A number of people who saw the “Context first” presentation at O’Reilly Media’s “Tools of Change” or the Internet Archive’s “Books in Browsers” conference have asked me, “How did you do that?”
The visuals are presented using Prezi, a reasonably new program that uses a two-dimensional canvas and object scaling to provide a sense of panning and zooming. I found it helpful in escaping the “one slide after another” feeling that Powerpoint and Keynote can sometimes foster.
The story begins, though, not with software but with a conversation last July.
My oldest son, Frank, who graduated a few years ago with a degree in studio art from Skidmore College, works as an artist and a freelance designer. I was looking for a way to make this presentation less “texty”. Before he took me on as a client, though, he wanted to make sure he understood the idea.
We sat down twice, talking for a couple of hours each time. Frank kept asking me to explain the links across context, content and container, the central theme in a call to change publishing workflows. In those discussions, I can say I didn’t do very well.
To guide us, we had been using parts of Nancy Duarte’s presentation call-to-arms, Slide:ology. By the end of the second session, it was clear that I needed to do something central to Duarte’s methodology: spend more time working on the ideas.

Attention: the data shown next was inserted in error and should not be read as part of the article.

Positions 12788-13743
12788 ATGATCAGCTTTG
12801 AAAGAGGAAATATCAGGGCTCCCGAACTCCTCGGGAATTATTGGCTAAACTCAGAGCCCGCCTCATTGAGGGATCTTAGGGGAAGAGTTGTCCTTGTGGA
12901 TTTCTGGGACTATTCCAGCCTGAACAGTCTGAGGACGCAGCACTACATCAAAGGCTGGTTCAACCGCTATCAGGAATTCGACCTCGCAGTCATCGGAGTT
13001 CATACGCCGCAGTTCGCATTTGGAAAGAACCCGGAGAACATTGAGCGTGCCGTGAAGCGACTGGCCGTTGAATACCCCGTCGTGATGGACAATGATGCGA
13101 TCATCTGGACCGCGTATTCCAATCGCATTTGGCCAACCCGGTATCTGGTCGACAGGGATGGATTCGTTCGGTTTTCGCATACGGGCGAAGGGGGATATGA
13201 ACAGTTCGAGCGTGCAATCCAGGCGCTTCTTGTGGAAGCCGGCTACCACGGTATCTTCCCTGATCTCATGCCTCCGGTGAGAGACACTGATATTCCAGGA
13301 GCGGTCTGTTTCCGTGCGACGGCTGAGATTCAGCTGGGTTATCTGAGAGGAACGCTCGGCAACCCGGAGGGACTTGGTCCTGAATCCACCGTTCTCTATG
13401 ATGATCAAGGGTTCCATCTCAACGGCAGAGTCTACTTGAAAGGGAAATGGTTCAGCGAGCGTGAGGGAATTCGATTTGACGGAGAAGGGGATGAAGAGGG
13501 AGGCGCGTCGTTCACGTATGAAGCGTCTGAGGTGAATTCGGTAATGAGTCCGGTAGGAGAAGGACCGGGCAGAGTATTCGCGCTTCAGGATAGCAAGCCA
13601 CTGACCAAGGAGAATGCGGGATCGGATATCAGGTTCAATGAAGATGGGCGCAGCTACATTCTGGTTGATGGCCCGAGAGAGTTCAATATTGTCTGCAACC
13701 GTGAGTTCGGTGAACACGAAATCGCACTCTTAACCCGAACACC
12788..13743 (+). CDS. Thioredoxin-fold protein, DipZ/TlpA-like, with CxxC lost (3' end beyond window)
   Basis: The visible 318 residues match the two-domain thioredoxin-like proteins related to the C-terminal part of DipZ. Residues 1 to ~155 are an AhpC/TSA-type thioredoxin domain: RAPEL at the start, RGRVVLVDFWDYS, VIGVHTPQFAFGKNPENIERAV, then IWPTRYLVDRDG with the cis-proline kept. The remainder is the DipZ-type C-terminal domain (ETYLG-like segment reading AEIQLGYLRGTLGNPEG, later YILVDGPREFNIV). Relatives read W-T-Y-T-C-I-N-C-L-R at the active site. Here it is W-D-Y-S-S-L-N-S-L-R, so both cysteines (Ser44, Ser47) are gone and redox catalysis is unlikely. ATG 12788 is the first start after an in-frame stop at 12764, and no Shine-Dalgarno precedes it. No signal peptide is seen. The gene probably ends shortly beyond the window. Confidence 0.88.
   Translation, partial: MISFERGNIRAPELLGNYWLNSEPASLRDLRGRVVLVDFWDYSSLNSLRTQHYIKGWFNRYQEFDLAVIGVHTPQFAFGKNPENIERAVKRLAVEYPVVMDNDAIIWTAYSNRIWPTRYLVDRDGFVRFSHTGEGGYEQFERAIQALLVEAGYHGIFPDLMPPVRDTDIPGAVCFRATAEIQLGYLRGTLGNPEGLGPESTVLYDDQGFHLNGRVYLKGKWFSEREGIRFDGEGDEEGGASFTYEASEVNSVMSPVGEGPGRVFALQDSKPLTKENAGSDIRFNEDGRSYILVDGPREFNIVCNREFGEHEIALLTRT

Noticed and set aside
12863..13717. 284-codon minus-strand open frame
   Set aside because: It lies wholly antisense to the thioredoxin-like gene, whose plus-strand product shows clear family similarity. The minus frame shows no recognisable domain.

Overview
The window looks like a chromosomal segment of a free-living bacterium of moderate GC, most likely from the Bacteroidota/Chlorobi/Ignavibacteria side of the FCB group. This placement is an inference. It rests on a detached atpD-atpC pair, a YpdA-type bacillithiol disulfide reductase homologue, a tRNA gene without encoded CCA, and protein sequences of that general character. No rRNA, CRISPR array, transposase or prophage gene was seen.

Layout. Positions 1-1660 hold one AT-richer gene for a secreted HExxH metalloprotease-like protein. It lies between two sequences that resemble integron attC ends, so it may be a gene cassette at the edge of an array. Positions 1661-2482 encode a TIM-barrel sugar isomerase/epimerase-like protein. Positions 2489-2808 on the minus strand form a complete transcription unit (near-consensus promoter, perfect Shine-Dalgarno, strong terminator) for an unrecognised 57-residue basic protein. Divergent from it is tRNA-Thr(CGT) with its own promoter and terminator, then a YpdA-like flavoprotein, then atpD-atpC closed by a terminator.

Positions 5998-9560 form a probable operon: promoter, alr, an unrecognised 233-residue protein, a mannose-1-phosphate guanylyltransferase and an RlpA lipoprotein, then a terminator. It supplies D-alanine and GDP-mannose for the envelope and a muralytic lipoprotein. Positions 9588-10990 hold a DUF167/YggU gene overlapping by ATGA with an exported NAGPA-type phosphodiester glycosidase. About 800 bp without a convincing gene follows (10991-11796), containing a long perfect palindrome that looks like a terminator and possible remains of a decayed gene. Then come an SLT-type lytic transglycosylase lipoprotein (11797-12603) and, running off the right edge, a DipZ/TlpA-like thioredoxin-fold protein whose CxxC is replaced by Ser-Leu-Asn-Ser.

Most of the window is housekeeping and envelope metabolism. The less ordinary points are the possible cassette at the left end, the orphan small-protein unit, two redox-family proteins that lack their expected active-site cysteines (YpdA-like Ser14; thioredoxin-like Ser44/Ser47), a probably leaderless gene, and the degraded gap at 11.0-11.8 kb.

So I wrote the first draft of the presentation (longhand; I was stuck on a plane too small to open my laptop), keyboarded it and sent it to Frank. He e-mailed back, “Thanks; now I understand”.
I thought he might have been rushed or polite, but two days later, he sent me storyboards, mostly pencil drawings scanned into a PDF, for the first third of the presentation.
They matched and extended my words. Soon Frank was inking the drawings, importing them into Illustrator, adding some spot colors and finally laying them out using Prezi.
The initial draft evolved into a somewhat longer script. We sat together several times to do partial and full run-throughs, collaborations that led to other changes in language as well as a few transitions.
Along the way, I shared the working draft with several colleagues, all of whom took the time to read and comment on the draft. I’m indebted to Peter Brantley, Kirk Biglione, Laura Dawson, Kassia Krozser, Don Linn and Hugh McGuire for their guidance here.
I really like the visuals, which help tell the story in a different way (not everyone agrees). But as Frank kept reminding me in our talks: the idea comes first. Working with someone who wanted to make sure he understood the idea made everything I did substantially better. That’s a lesson worth remembering.